Twice a year, senior stewardship staff from across the province, General Synod, the Evangelical Lutheran Church in Canada and the Diocese of Montreal gather for what we affectionately call our noon-to-noon gatherings. These meetings play an important role in helping us identify trends in giving, organize stewardship related events and network with one another. The greatest benefit that I experience is the sense of shared journey with my colleagues in the church. I always come away feeling rejuvenated about the important stewardship education work that we do to help fulfill God’s work on earth.
At a previous meeting, Jim Newman, my retired counterpart in the Diocese of Niagara, shared some interesting statistics about giving patterns. After analyzing church warden’s returns spanning several years he found that nearly 30% of givers are responsible for about 70% of all donations, many parishes depend so heavily on two or three donors, and close to 1/3rd of people listed on parish roles each year give no financial offering to the church.
The Reverend Canon Andrew Asbil, Incumbent at Church of the Redeemer, believes every person who comes to church should give something: ”not just because we live in such a blessed country with untold wealth, but because we are called to be givers.” Andrew has probably spoken about stewardship more than I have and he is amazed that people still find reasons not to give. So am I.
Over the years I have heard almost every excuse that exists for why people can’t or won’t give, the ten most common that I encounter include:
- I don’t like the church’s position on….
- I have nothing to give
- I’m on a fixed income
- My gift won’t make a difference
- Our parish is going to close anyways so there is no sense in supporting it
- I’m saving for a ….. and can’t afford to give right now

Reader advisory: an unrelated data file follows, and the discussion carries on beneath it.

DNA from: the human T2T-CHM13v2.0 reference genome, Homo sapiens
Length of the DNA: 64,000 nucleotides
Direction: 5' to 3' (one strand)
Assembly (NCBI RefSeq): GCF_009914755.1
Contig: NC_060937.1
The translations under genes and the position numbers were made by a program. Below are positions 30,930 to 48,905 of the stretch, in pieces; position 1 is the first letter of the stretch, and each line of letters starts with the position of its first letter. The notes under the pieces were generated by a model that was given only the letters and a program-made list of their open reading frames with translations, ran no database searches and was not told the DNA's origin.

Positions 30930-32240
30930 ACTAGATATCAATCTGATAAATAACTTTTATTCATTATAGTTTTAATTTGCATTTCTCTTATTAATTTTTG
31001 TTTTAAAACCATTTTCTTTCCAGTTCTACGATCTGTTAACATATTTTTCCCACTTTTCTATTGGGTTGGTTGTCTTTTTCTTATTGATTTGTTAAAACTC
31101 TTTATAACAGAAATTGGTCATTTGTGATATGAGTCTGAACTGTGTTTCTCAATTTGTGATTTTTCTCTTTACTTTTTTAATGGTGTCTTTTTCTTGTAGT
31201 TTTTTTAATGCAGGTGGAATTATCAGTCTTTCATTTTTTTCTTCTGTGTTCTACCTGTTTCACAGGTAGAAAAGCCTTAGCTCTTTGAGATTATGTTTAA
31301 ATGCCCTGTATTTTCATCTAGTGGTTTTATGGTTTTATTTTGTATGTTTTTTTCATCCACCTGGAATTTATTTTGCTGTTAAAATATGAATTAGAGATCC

- It’s not my responsibility to pay for the upkeep of the church
- I’ve given all my life, ask someone new
- The church has mistreated people, they don’t deserve my money
- I give enough through my time and talent, my treasure is mine
Each one of these excuses comes from regular attendees and reflects a very narrow understanding of what it means to be a disciple of Christ. It’s as if church is merely theatre – and they are there to be entertained. To make matters worse, if they were to go to any other type of theatre, giving would be obligatory at the entrance – and you would be expected to pay more for the seats closest to the front.
There is a solution to the current underperformance in giving. In his book, Your Church Can Thrive, The Reverend Canon Harold Percy states that “the failure to make disciple-making a priority is the basic cause of our current malaise and stagnation. It is the primary reason our local churches so often lack excitement and vitality.” This misunderstanding of discipleship is manifest in biblical illiteracy, lack of a meaningful prayer life and a disengagement from parish life.
I am convinced that many lifelong, well-meaning Anglicans don’t give because they are unfamiliar with what it means to be a Christian. If you understand the very tenets of our faith then giving is merely a by-product. We give because a generous God gave use the free gift of life. We give because the model of generosity has already been laid out for us by Christ’s own example of service. The church needs all of us to be joyful and generous givers in all walks of life. It is an invitation that is central to the calling of a Christian.